Photo-Illustration: Intelligencer; Photo: Jeff Swensen/Getty Images
the national interest

How Vaccine Skeptics Took Over the Republican Party

A case study in the party’s dysfunction.

Photo-Illustration: Intelligencer; Photo: Jeff Swensen/Getty Images

Healthy political subcultures have internal norms and protocols that permit open debate, allowing errors to be identified and corrected. Unhealthy political subcultures allow certain claims to be privileged so that falsehoods that uphold orthodoxy drive out truths that challenge it.

There are many examples of the sickness of the Republican Party’s internal culture — perhaps none more pure than its position on vaccines. In the last two and a half years, vaccine skepticism emerged as a marginal tendency on the right. But what the vaccine skeptics lacked in evidence, they more than made up for in fervor. Advocates of sanity proved unwilling or unable to push back, and now the party is turning so heavily against vaccines that soon it may be impossible for any Republican with national aspirations to say a good word about them.

Tuesday morning, a Fox News contributor tweeted a very short clip of a CDC meeting which purported to show that the agency had voted to require COVID vaccinations for schoolchildren. The alleged mandate was repeated by conservatives like Megyn Kelly and Tucker Carlson.

This was false. The CDC did not and cannot mandate this. The meeting in question was to add COVID vaccines to the Vaccines for Children program, which offers shots to kids whose parents can’t afford them. It is not a mandate. “This is an all new level of dangerous misinformation,” former Trump administration surgeon general Jerome M. Adams wrote to the Washington Post. “It could both harm kids (by derailing the VFC program, which helps disadvantaged children access vaccines) and endanger health officials (due to angry misinformed parents).”

And yet, the next day, Ron DeSantis gave a speech saying, “There’s been a lot of questions” about this and promising he would stop it in the “free state” of Florida. DeSantis was not directly calling the rumor true, but he was treating it as if it were — much the way he has treated the “questions” Republicans have about the legitimacy of the 2020 election.

Pro-vaccine conservatives have fervently defended DeSantis’s position on this issue by insisting that he merely opposes vaccination mandates, not the COVID vaccine itself. This defense is implausible on its face if you consider DeSantis’s general approach, which is hardly libertarian. DeSantis wants to put the government in the face of a long, long list of people and institutions — from colleges that wish to teach critical-race theory, to businesses that oppose his restrictions on gender instruction, to migrants fleeing left-wing tyranny in Venezuela.

Of course, it would be theoretically possible for DeSantis to take an idiosyncratically libertarian stance on this one issue. An opponent of vaccine mandates who didn’t necessarily oppose the vaccine itself would limit his criticism to the requirement that people take the shot.

But DeSantis has instead repeatedly taken steps to cast doubt on the efficacy of the COVID vaccine itself. He refused to say if he was getting a booster and stood next to vaccine skeptics who denounced the jab at a press conference. DeSantis recruited Joseph Ladapo, an idiosyncratic vaccine skeptic, and made Florida the only state not to recommend the COVID vaccine for children. That is not an expression of opposition to mandates. It is an expression of opposition to the vaccine. He officially declared that the state “recommends against males aged 18 to 39 receiving mRNA COVID-19 vaccines” on the grounds that it is allegedly unsafe. That is an anti-vaccine stance, not an anti-mandate stance.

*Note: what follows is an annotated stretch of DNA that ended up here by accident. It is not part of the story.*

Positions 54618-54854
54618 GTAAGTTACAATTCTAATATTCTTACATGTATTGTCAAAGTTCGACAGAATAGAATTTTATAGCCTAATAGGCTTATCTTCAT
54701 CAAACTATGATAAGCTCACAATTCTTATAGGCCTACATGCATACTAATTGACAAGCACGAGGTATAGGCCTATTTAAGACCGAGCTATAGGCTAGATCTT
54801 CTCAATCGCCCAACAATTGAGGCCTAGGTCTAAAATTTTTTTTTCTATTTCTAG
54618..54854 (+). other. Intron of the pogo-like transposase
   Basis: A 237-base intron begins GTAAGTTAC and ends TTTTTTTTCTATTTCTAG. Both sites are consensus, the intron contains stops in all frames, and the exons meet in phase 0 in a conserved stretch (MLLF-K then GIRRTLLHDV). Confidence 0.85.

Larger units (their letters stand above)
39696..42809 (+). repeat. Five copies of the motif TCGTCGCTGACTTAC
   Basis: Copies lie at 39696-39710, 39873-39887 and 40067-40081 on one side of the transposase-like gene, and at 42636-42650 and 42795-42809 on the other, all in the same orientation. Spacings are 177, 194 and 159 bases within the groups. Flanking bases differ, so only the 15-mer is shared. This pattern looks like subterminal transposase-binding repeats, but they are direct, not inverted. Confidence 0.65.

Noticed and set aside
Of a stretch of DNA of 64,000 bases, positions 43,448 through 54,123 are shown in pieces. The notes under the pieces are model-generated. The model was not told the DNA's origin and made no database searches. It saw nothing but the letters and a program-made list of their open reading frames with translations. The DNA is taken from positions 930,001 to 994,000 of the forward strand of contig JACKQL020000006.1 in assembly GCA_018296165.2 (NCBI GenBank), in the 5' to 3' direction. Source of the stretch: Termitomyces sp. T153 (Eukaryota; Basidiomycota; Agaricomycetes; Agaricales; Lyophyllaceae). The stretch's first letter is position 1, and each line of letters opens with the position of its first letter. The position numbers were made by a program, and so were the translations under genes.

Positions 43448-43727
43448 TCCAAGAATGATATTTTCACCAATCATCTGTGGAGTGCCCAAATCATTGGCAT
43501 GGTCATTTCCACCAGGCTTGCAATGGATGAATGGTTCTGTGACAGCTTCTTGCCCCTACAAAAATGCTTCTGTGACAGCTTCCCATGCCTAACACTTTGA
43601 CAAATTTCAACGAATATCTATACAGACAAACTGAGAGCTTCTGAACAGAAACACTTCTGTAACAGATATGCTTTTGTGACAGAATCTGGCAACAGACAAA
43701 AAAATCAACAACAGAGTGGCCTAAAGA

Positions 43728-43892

It is a stance that runs contrary to the overwhelming consensus of experts in the field:

More than a dozen experts interviewed by The Washington Post — including specialists in vaccines, patient safety and study design — listed concerns with Florida’s analysis, saying it relies on information gleaned from frequently inaccurate death certificates rather than medical records, skews the results by trying to exclude anyone with COVID-19 or a COVID-related death, and draws conclusions from a total of 20 cardiac-related deaths in men 18 to 39 that occurred within four weeks of vaccination. Experts noted the deaths might have been caused by other factors, including underlying illnesses or undetected COVID.

More recently, Ladapo appeared on the QAnon-supporting program X22 Report, where he called the mRNA vaccines unsafe. “Basic questions about safety have either been spun, ignored, or suppressed,” he charged.

It is worth noting that DeSantis didn’t have a surgeon general on hand who happened to turn crazy on vaccines. He recruited him from out of state specifically because of his crank anti-vaccine beliefs.

DeSantis took these steps, because the anti-vaccine movement is a vocal constituency within his party. Promoting vaccine skepticism wins over support without alienating pro-vaccine conservatives, who continue to justify his position as merely anti-mandate. The asymmetry of willpower between the fanatics and people who are determined to remain their coalition partners has shifted the party’s center of gravity sharply rightward.

Not only have Republicans turned against the COVID vaccine, but they are turning against other vaccines. One survey finds only 22 percent of Republicans have gotten a regular flu shot this fall — as opposed to 49 percent of Democrats.

In a healthy party, pro-vaccine Republicans would be able to fight back. But on this issue, just as has happened with all the others, they have helplessly allowed the fanatics to win.

How Vaccine Skeptics Took Over the Republican Party